COBRA is not a great Stallone movie, but Stallone does play a cop named Marion “THE COBRA” Cobretti, and in this crazy world that’s gotta count for something. In the opening scene a ranting maniac goes into a super market, kills a bunch of people and takes the rest hostage. The police are helpless so they “call in the Cobra.”
Cobretti struts in wearing sunglasses and chewing on a matchstick. You’d think he’d want to have the full power of vision at his disposal in a situation like this, but he chooses fashion instead – not a great character trait for a human being, but acceptable for an action movie hero. If you want to get picky Dirty Harry probaly should’ve put down his hot dog to foil that bank robbery, but he didn’t, and we admire him for that.
Speaking of Dirty Harry, Cobretti wishes he was Dirty Harry. This movie is a total ripoff of that one. But visually Cobretti reminds me of another action movie icon: HARD BOILED’s Tequila, with his sunglasses and toothpick. That must be why when I first heard of Chow Yun Fat they said he was “the Stallone of Hong Kong.” People still remembered COBRA back then, I guess. They look kind of the same, but Cobretti has a picture of a cobra on the pearl handle of his gun, while Tequila doesn’t have a picture of tequila. Tequila is still a better character in a way better movie, but Cobretti’s cobra insignia just edges him into the realm of acceptability. Congratulations, Cobretti.
The movie is stylishly directed by George Pan Cosmatos, same guy who did RAMBO a year earlier. He uses what was probaly called “MTV style” back then, lots of quick flashes edited to the rhythm of music (hey, what’s that robot? Hey, there’s that robot again. Why is there a robot?) but unlike modern asshole editors he respects the audience enough to build to a shot that explains what the quick flashes were all about (oh, I see, there is a fashion shoot in front of a robot). The opening is completely badass, with the Cobra firing an animated bullet into the camera, which explodes into the title of the movie. Meanwhile a psychopath rides a motorcycle silhouetted on a bright red sky, and this is intercut with shots of a bunch of crazy musclemen in a sewer doing some sort of workout or ritual involving axes. This was in those days of ’85-’87 when movies like POLICE ACADEMY 2 and DRAGNET worried that some weird gang of punk rocker cultists would terrorize urban areas (at least those movies are comedies, though, this is a serious movie).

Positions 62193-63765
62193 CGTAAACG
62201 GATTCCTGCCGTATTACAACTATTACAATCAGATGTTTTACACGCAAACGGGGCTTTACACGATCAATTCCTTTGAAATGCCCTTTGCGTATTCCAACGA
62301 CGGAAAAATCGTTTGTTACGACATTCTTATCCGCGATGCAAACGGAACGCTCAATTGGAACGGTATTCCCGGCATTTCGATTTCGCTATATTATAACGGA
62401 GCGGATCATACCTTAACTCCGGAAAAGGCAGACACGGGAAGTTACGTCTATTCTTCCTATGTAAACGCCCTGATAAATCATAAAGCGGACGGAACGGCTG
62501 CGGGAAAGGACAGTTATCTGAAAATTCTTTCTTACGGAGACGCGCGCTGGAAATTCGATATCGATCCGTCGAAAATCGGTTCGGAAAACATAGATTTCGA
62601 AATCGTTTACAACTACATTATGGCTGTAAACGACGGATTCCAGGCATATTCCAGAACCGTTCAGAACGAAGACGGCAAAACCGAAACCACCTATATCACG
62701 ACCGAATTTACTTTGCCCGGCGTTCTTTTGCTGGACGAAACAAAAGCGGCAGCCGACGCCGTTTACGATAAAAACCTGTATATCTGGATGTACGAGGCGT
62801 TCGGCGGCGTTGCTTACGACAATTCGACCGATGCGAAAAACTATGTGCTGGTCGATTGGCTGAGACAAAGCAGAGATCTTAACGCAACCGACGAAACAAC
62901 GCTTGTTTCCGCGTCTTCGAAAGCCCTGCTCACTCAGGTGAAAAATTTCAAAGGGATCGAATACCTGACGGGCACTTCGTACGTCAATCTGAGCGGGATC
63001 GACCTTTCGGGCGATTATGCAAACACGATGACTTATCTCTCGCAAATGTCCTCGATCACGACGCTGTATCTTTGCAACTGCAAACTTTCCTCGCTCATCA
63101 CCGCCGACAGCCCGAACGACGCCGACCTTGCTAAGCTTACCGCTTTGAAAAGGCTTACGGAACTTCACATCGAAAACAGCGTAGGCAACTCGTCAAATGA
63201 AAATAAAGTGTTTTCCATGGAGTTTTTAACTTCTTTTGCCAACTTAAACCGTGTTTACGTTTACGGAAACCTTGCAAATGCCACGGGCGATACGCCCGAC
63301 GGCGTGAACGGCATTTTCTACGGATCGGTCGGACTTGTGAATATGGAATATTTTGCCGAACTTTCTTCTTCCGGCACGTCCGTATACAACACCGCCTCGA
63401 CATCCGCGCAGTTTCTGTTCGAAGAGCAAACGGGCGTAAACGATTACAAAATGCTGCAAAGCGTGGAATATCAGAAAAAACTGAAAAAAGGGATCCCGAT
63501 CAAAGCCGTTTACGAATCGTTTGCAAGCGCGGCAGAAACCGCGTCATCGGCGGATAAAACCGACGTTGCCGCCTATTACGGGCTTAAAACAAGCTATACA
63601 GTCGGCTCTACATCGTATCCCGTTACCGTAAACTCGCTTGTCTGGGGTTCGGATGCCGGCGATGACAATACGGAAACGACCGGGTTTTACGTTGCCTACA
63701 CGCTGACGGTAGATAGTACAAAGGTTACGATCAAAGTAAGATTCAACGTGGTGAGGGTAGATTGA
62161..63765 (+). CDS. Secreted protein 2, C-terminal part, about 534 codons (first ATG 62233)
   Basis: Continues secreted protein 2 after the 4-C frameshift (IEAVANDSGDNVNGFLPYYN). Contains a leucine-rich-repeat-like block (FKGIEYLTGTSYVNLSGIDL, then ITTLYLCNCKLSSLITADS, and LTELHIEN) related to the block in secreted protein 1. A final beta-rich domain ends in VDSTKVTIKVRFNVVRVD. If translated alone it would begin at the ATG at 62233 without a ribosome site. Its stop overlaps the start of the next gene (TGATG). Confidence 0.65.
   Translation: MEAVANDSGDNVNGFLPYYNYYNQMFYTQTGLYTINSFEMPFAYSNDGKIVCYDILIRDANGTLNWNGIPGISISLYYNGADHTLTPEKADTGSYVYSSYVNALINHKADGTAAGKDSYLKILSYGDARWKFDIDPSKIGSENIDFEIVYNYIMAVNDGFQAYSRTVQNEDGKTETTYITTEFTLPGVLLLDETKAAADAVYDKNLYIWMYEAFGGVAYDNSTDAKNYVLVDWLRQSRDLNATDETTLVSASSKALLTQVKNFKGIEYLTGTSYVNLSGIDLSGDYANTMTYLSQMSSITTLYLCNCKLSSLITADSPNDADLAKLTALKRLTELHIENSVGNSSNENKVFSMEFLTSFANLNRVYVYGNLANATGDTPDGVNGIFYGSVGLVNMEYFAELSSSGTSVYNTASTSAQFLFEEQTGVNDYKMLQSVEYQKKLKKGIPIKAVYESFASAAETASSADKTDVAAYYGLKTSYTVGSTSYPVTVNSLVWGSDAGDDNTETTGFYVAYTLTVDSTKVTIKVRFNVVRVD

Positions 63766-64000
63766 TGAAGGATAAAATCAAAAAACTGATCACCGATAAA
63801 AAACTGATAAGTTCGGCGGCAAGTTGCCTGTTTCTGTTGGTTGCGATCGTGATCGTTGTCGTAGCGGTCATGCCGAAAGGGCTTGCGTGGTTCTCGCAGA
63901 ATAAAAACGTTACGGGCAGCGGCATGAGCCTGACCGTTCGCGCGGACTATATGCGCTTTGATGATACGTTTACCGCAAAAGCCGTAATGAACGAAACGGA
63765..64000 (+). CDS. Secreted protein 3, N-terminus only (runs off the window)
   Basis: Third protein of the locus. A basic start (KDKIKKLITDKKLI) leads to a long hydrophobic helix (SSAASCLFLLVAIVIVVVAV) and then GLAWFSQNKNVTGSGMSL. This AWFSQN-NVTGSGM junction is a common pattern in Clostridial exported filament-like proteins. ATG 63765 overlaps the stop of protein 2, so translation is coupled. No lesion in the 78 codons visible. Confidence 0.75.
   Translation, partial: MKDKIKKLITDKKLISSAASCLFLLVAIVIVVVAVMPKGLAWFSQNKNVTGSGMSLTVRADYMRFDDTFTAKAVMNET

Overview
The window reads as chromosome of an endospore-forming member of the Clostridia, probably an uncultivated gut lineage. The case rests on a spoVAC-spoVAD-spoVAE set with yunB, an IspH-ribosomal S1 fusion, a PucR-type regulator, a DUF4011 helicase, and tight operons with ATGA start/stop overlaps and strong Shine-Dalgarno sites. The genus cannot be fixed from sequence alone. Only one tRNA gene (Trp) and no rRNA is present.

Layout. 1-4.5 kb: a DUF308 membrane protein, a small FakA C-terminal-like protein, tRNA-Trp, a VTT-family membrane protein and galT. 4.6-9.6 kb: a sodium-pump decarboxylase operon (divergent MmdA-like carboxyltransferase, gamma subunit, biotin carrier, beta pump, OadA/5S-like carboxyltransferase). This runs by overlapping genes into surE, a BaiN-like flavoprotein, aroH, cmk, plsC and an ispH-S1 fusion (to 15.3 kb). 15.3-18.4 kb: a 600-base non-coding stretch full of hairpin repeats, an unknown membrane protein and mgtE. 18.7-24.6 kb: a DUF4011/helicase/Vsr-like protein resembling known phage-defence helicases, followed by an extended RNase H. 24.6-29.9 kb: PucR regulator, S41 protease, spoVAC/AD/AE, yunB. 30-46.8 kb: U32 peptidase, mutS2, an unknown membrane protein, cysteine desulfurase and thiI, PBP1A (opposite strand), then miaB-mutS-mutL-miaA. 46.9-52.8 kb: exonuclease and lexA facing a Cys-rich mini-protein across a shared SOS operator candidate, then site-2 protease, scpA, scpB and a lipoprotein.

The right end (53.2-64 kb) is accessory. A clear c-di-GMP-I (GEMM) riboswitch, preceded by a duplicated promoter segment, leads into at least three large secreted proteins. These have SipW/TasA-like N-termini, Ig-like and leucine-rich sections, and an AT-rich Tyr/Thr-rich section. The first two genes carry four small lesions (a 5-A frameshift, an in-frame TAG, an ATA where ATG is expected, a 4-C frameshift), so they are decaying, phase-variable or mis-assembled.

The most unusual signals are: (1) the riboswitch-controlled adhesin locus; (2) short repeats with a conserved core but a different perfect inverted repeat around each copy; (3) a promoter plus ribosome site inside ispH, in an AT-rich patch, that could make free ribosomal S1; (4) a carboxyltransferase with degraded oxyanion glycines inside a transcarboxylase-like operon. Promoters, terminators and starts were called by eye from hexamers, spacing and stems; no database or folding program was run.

When I saw the motorcycle I first thought it was Cobra and when I saw the sewer I thought this was gonna be Stallone’s PUNISHER. But nope, he’s a Dirty Harry wannabe, a tough envelope-pushing cop constantly frustrated by all these bureaucrats and regulations that are so hung up on all this “accountability” and “checks and balances” and “system of American justice” and what not. You know how they are. The sergeant is played by Dirty Harry’s partner Reni Santoni and the pain in the ass pansy boss is Andrew Robinson, who was Scorpio in DIRTY HARRY. So the killer that we gotta break the rules to catch is now the guy telling us not to break the rules. THE SYSTEM IS BROKEN! CALL IN THE COBRA!
But Cobra doesn’t have just one Scorpio to catch, he has “the Night Slasher” which is actually the collaborative work of those ax maniacs in the sewer, crazed bodybuilding enthusiasts like Brian Thompson trying to bring a “new world” of mayhem and chaos. Demon Dave could be a member. Brigitte Nielsen (looking more like Kelly LeBrock than the Grace Jones type I remember her as) plays a super model who witnesses a killing and becomes their target. So the Cobra ends up protecting her, and various action happens.
Cobretti drives an old Mercury with a license plate that says some variation of “AWESOME” on it, which was probaly pretty awesome at the time. There’s a pretty good car chase, one of those ones where they’re going up and down little hills and start to get air, and at one point the Cobramobile actually catches so much air it scrapes across a hanging sign and shoots sparks everywhere.
Another good part is when Cobretti impales the villain on a hook, Leatherface style, and rolls him into a smelting plant. So there’s plenty of good stuff here, but it doesn’t add anything very new to the DIRTY HARRY formula, and it’s definitely not as good as DIRTY HARRY, so it doesn’t really overcome the paranoid politics. When Cobra comes out of the super market and a prickish reporter starts asking him pesky questions about what gives him the right to just kill people instead of using the ol’ due process, the movie is pushing it. We already had that conversation in the ’70s, Cobretti. Why don’t you go watch MAGNUM FORCE.
Notes: Before Eddie Murphy was cast in BEVERLY HILLS COP it was gonna be Stallone, and he was rewriting the script. That didn’t work out so he used some of those ideas for COBRA. Also, COBRA was based on a book originally called A RUNNING DUCK that was later made into the movie FAIR GAME starring Billy Baldwin and Cindy Crawford.
VERN has been reviewing movies since 1999 and is the author of the books SEAGALOGY: A STUDY OF THE ASS-KICKING FILMS OF STEVEN SEAGAL, YIPPEE KI-YAY MOVIEGOER!: WRITINGS ON BRUCE WILLIS, BADASS CINEMA AND OTHER IMPORTANT TOPICS and NIKETOWN: A NOVEL. His horror-action novel WORM ON A HOOK will arrive later this year.